We started the company in 2000 as I mentioned before. BP was our first customer in 2001. And BP had just acquired Amoco, ARCO and Castrol. The challenges that we've seen over the last 20 something years are very common from company to company or government agency to government agency. They are very common. So one of those common factors is that they're systemic in nature. These challenges they have about running a large remediation program have been there for a long time. And most of these organizations are mature but their technologies are not. And there's a lot of reasons for that. One of them is remediation has always been a cost center. It's not a profit center.

But a lot of us have made our careers here. So it is important and in some companies, it does get a lot of attention because the liabilities are so large and the annual spend is large. But the challenges, I'm going to just say are basic business challenges. There are inefficiencies, there are redundancies, there's lost opportunities about getting stale or old information and not being able to use that proactively. And then there's issues around risks, risk identification, risk management and mitigation and so on. And it's both with a customer organization as well as with the environmental suppliers doing the work. And that we take that holistic viewpoint.


What does that look like when they're trying to make that decision to say, "Okay, I think I need a tool. ENFOS might be the tool."

Michael Douglas:
Well, as with most things, the first step is admitting that you have a problem, right?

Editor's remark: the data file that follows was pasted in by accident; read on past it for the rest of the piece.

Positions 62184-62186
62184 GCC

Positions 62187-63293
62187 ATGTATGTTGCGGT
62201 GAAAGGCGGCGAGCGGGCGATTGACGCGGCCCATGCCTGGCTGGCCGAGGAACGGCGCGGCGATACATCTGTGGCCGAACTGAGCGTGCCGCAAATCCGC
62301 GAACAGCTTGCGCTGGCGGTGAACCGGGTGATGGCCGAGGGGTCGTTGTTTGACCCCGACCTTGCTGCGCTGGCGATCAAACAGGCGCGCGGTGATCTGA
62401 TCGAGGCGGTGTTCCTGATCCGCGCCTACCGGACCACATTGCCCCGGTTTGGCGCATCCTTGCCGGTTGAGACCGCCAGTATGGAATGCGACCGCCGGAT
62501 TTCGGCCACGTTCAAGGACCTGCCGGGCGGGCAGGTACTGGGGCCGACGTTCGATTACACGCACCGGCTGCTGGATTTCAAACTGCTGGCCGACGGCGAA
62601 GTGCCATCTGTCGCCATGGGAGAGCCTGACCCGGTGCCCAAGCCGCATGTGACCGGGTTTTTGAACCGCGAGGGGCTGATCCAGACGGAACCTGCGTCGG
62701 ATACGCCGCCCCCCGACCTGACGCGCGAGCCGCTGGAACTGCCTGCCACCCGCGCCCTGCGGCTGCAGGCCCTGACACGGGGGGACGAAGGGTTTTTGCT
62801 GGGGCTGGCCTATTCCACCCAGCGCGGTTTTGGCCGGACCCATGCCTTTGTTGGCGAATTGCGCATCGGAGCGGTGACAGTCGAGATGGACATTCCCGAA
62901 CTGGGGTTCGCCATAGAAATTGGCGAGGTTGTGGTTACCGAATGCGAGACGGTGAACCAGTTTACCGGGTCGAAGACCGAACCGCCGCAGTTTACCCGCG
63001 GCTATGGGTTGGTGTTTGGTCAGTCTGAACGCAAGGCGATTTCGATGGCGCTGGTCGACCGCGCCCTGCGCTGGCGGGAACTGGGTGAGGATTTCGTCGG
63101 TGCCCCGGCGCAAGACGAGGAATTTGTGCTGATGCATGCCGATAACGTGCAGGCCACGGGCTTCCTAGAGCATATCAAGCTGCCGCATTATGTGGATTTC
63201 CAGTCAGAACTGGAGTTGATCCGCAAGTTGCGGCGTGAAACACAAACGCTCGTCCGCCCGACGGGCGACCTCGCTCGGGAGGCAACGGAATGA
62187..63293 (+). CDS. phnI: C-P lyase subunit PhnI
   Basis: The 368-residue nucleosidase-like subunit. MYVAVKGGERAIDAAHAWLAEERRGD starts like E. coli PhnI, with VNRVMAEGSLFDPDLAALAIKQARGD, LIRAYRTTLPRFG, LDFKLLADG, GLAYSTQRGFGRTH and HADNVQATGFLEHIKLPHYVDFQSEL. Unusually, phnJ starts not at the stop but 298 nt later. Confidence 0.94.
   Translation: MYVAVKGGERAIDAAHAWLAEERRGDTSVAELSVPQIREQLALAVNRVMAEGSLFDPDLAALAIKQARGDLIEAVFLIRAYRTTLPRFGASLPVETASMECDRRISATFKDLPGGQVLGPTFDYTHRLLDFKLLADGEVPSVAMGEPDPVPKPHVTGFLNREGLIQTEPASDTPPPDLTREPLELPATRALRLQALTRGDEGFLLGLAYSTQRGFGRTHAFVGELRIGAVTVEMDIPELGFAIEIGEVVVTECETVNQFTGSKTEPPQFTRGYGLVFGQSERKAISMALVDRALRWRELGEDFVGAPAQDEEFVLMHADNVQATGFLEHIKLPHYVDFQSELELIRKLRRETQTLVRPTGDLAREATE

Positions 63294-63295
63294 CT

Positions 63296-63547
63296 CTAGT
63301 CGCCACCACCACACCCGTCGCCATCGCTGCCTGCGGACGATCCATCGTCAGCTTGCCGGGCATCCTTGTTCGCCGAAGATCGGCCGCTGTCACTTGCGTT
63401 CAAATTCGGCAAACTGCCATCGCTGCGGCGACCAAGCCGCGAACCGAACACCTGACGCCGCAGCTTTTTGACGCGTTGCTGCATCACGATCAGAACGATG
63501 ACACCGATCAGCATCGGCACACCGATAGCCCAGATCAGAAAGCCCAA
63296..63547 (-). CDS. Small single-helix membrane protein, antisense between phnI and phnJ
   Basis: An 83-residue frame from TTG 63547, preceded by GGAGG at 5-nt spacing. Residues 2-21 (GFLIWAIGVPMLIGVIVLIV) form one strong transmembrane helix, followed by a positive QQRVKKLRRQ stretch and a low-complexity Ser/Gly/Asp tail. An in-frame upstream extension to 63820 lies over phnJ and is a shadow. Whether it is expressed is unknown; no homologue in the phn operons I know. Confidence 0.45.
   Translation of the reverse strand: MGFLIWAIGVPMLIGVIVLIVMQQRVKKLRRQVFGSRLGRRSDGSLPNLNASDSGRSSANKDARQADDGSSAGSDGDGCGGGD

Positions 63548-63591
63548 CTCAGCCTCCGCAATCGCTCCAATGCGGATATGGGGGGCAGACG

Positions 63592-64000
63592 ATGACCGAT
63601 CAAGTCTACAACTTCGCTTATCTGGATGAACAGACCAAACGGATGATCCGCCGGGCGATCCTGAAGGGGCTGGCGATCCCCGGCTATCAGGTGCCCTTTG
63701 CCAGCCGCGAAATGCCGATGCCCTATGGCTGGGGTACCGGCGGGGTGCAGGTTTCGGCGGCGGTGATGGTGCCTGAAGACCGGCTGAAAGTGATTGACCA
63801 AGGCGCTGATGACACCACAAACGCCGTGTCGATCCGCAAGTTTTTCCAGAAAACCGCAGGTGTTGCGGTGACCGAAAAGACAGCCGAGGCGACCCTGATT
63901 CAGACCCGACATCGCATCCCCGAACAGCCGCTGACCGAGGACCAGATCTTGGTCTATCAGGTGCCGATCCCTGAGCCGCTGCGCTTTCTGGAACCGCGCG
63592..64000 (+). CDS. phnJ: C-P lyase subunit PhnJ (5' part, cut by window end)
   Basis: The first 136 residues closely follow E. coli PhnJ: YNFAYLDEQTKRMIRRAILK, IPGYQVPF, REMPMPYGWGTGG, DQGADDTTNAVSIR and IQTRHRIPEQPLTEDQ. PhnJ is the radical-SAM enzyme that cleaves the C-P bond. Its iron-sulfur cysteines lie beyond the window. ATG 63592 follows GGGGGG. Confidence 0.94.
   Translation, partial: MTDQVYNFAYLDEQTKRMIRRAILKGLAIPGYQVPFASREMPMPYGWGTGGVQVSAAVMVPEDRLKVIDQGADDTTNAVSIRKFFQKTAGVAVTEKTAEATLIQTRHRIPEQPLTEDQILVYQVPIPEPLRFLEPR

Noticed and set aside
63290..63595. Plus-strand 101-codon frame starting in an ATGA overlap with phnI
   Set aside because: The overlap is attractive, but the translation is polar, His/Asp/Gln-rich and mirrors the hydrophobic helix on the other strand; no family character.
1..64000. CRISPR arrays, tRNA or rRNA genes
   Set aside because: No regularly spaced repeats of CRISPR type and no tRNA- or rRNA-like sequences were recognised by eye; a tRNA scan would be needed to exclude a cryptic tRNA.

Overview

And then you got to agree that it's a problem worth fixing.

So assuming that we've done a good job with that, it's helping someone understand what the future possibility or potential looks like. What does my world look like once we put this platform in place? What am I able to do now that I wasn't able to do before? What can I do better? And then again, the key is bringing in these other stakeholders from IT and from finance and from legal. And a lot of times that's the biggest challenge.
I was just going to say ... I'm just remembering, a few years ago, director of remediation at a very large chemical company. He said to me, "Hey Mike, when someone like me sees ENFOS, we get it. Get it right away."

"The next thought that goes through my head is, how in the heck am I going to navigate this through all of the web blockers and tacklers in the organization?"


What ENFOS really does? What's the value prop? What does it do? If you're a project manager that's managing remediation projects, how is ENFOS going to help you what to do?

Roger Well: